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“Under the Banner of Heaven” is at its most riveting when it delves into the events that led to the Lafferty family’s conversion and deftly concludes that there is no one cause for it. The abuse of the Lafferty patriarch’s sons is also to blame, since it normalizes domestic violence. The wider religious expectation of wifely subordination is a factor, with elder brothers Ron (Sam Worthington) and Dan (Wyatt Russell) becoming enraged when their opinions are challenged by individuals they feel beneath them (a.k.a., women). Then there’s the turn a blind eye on bruised cheeks, excessive speech, and other warning signs by neighbors and fellow worshipers.
Black wants the audience to understand where the complicit come from. The miniseries regularly returns to pivotal events in Mormon history, such as when Joseph Smith and Brigham Young were confronted with violent resistance and early believers were killed for their religion. However, Black may be presuming too much familiarity with these characters on the side of viewers, and the moments distract from the primary plot line’s pace — at least in the first five episodes viewed for reviewers. Pyre’s crisis of faith and difficult home life grow less fascinating as the Laffertys get more militant. The sight of men so enamored with uncontested, godlike power that they end up killing their own families outweighs the protagonist’s marital quarrels, who is never permitted to be anything other than a hero. Garfield’s character’s sensitivity and existential wounded are revealed, but it’s Howle who serves as the series’ emotional center.
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Black has said in interviews that he does not anticipate his program to be well-received by Mormons. He does, however, take care to illustrate parts of Mormon life that are realistic or softly amusing. Pyre isn’t the only police officer who prays at his workplace. Taba will — or will not — cuss around his lover depending on his mood. At one point, Pyre admonishes, “Language, please!” As he and Taba move closer to the type of folks armed and ready to protect their way of life, Pyre understands how to maneuver around the more anti-law-enforcement characters as a state agent — even when he’s out of his depth.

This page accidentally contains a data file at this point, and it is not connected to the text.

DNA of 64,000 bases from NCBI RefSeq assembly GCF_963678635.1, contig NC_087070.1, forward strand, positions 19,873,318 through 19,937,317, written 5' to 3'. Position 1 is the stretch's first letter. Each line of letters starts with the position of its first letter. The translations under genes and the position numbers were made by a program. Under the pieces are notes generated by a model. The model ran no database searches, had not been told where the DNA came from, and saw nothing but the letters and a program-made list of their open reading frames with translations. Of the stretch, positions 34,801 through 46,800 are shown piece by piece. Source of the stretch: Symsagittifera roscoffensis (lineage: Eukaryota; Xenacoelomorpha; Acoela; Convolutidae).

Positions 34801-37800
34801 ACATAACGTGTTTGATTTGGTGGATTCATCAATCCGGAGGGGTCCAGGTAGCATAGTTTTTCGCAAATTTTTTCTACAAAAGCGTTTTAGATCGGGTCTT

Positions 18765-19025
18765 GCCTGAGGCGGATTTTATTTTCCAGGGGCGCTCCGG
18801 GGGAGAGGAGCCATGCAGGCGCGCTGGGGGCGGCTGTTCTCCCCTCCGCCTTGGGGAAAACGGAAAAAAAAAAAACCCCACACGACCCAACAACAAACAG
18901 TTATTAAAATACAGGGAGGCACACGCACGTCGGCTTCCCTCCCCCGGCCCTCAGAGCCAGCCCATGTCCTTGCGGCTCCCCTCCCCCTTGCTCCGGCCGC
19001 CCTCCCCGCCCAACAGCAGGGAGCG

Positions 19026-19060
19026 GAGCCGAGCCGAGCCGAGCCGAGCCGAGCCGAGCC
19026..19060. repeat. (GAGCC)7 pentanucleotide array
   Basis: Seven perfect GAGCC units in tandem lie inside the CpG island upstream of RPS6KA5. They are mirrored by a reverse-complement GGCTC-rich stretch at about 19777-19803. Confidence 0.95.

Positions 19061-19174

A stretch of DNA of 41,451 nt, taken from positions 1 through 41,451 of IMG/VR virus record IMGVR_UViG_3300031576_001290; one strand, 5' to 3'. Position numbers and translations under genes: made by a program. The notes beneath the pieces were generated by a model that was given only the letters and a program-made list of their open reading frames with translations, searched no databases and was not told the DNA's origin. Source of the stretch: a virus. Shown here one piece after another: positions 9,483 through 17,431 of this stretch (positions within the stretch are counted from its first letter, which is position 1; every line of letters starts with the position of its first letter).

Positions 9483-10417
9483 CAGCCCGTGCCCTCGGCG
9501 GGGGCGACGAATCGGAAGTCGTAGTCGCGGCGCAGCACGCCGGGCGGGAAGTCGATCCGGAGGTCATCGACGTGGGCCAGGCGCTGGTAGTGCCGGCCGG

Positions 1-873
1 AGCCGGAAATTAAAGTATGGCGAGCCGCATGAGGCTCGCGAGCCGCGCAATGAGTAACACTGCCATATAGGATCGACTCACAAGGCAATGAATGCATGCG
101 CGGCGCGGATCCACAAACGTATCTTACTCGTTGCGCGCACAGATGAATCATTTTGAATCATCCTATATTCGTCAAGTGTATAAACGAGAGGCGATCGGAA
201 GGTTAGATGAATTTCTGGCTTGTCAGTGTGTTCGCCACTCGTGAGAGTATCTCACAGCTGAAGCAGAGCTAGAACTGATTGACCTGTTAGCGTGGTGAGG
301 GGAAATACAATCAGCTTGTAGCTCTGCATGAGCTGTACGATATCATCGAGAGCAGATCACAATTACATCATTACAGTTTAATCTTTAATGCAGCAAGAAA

Despite the fact that the miniseries takes place in the same year as “Ghostbusters” and “Purple Rain,” there are few clear references to the mid-1980s in the production. The choice to downplay the time period implies that we’re supposed to think of this as a timeless narrative, which it is in many respects. It’s a little irritating that the majority of the show’s feminist criticisms are delivered by dads of girls, such as Pyre and Allen – the safest and most conservative appeal for compassion possible (though Brenda gets a few lines herself in flashbacks). But there’s something unsettling about the series’ depiction of a close-knit society that does precisely what it’s supposed to do: protects its most prominent members from punishment at the price of their victims. Names, appearances, and beliefs may change, but the need to protect the powerful remains all too strong.